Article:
The mindset you're talking about is antithetical to the role of kata in the curriculum of our dojo.

Doing each step correctly: yes. But what is correct often depends on what has happenend and what your role is trying to do.

Not anticipating: sometimes; depends on which partner is currently controlling combative tempo.

Independent of the adjacent steps: again it depends on whether you're reacting or pro-acting. If you're pro-acting, you're always in control of the transition from the last movement and setting up something further on.

I suggest (not to you specifically, Andrew) the article on Aikido Journal by Diane Skoss on the role of kata. I also suggest the article here on Aikiweb about the Shu Ha Ri cycle.

I also suggest people reflecting on Shu Ha Ri in light of their societal atmosphere, their dojo atmosphere and their own expectations of what they want from aikido.

But then again, I'm just a country aikido-ist struggling to do his best here in a very martial-arts sparse region and shouldn't really be suggesting anything to anyone.

Best,

Greg Jennings 03-07-2002 08:24 AM

Quote:

Originally posted by Dean H.
Greg,

Sorry for the delay in responding.
I am new to everything, so I can't
really teach anything!


OK, Share. I really enjoy the structure of the Yoshinkan way of doing things. A lot of work has gone into it as a teaching method and I'd be stupid to not capitalize on it.

Quote:


Next month, on the 19th and 20th,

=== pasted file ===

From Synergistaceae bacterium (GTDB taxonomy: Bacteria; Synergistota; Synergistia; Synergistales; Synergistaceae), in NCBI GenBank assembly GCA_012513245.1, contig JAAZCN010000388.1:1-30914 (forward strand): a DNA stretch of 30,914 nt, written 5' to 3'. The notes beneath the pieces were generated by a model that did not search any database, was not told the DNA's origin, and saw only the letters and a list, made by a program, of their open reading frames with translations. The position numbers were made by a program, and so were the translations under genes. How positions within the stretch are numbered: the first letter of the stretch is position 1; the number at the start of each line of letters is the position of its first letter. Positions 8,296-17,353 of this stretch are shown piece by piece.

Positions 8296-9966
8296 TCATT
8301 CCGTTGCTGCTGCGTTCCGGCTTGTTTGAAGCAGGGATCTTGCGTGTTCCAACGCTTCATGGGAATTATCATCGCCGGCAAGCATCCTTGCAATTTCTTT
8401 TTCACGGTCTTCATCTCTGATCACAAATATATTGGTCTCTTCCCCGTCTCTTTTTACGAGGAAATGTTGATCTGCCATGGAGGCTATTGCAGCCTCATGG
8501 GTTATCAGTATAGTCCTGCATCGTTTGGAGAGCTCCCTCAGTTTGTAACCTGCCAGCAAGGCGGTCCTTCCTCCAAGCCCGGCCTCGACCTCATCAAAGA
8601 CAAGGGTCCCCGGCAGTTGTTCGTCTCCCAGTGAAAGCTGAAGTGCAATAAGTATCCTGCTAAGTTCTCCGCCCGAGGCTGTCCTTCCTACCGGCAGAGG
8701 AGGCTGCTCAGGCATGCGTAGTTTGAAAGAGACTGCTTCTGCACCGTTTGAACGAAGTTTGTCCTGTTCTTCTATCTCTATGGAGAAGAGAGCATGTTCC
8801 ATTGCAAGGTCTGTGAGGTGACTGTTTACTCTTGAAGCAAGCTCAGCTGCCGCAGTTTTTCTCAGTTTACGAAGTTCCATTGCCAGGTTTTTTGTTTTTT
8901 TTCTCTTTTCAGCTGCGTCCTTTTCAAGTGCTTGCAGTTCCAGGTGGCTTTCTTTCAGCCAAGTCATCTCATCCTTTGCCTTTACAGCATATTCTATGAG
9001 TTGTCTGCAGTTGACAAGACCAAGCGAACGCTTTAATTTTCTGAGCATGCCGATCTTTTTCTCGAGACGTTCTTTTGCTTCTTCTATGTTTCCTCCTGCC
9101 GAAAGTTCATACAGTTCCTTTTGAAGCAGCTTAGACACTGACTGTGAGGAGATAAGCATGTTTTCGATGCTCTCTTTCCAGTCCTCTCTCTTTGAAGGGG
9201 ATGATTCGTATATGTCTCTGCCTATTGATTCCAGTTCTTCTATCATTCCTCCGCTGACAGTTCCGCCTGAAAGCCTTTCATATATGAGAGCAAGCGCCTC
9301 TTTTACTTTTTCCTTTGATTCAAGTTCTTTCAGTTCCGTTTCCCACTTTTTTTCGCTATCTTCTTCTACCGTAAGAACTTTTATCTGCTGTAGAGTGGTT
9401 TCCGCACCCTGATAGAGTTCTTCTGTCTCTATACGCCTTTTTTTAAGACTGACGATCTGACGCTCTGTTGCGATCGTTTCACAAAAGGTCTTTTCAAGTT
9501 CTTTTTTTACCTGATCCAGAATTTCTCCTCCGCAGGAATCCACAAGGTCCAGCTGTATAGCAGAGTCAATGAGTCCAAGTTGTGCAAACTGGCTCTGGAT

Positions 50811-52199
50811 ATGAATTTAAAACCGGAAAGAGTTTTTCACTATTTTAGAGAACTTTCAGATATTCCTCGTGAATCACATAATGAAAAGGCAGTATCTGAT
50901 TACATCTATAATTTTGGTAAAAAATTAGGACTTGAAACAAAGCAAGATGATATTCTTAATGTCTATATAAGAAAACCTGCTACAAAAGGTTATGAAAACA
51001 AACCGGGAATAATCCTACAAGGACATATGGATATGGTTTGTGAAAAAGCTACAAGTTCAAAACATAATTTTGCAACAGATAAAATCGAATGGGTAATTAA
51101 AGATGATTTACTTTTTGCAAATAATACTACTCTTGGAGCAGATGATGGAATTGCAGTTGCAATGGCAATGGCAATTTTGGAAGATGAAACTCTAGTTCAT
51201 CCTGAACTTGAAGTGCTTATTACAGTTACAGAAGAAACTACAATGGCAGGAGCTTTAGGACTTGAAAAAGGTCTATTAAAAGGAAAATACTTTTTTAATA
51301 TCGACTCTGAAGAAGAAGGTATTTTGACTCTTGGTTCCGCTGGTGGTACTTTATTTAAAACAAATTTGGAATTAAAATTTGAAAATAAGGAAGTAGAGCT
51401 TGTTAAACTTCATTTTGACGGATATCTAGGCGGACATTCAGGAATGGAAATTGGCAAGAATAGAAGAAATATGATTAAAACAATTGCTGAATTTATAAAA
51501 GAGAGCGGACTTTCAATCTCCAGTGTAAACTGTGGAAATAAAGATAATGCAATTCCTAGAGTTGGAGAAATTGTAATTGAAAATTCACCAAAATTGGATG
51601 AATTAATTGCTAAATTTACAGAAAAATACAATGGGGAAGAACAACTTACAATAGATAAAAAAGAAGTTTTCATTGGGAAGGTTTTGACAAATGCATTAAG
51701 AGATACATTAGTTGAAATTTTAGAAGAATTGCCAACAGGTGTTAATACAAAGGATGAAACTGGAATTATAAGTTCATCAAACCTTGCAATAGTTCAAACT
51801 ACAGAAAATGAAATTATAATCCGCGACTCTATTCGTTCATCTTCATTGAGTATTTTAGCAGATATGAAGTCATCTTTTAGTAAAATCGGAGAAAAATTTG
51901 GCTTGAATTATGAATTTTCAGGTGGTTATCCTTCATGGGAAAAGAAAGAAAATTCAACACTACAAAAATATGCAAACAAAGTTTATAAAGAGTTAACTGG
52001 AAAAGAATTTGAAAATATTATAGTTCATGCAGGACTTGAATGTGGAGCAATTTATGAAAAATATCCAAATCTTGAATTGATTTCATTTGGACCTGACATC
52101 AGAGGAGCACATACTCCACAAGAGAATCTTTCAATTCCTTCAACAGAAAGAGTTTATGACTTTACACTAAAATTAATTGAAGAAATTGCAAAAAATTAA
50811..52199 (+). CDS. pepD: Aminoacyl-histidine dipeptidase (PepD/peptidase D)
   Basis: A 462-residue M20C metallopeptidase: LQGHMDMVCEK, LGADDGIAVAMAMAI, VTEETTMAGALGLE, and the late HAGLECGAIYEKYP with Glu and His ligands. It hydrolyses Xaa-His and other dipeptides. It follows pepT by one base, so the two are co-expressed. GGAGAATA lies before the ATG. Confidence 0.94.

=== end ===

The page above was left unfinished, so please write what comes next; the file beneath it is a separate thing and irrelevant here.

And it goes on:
Blok Shihan will be in our dojo for
a Yoshinkan seminar. Please join
us if you can. We have some exciting
tests that weekend, too, I believe:
one Nidan, two Shodan, and many others.

I'll certainly consider it. I'd be a fish out of water.


Quote:


As for Sombo, that is a blast, a really
good work out. I know a few guys who
really mix up Sombo, Judo, and Ju-jitsu
with a sprinkling of wrestling thrown
in. Two of them are very good. I am a beginner, but have lots of fun.

I'm very interested in how certain positions in aikido can transpose into more "down and dirty" grappling techniques (usually when I screw something up).

I think that it's worked out such that you haven't met Paul Cox. He has a shodan in a jujutsu style and trains every so often with a competitive grappler. Somehow last night (a night with a lot of honest resistance...I'm very sore today!), we ended up in a position where I unthinkingly transposed into one of those side chokes with an arm inside and choked him out.

For me, personally, I think it's a fruitful area of exploration. I just have to be careful as to what I label "Aikido" and what I label "fun stuff on the side".

Best,

andrew 03-07-2002 10:13 AM

Re: Re: Re: 31 jo kata
 
Quote:

Originally posted by Greg Jennings
But then again, I'm just a country aikido-ist struggling to do his best here in a very martial-arts sparse region and shouldn't really be suggesting anything to anyone.

Oh, same here. I was condensing what I remember of a chapter from a book on Jodo by a guy with a menkyo kaiden in it called Pascal Krieger, and the chapter was twenty or thirty pages of detailed writing. If I remembered the name of the book, I'd recommend it, but I don't.
My point is, perhaps, that the actual (quality of the individual) steps you do during a kata are more important than which steps are included in the kata... em, on paper, as it were.
andrew

lt-rentaroo 03-07-2002 12:40 PM

Hello,

Greg -

- You'll fit in just fine at Shihan Kevin Blok's seminar in Birmingham. I've had the pleasure of attending several of Shihan Blok's seminars over the years (Harmony in the Hills in Jackson's Mill, West Virginia). Shihan Blok is a great teacher, with very powerful technique.

The warm-ups may seem a bit weird at first (along with the different hanmi stance), but you'll catch on quick. Have fun!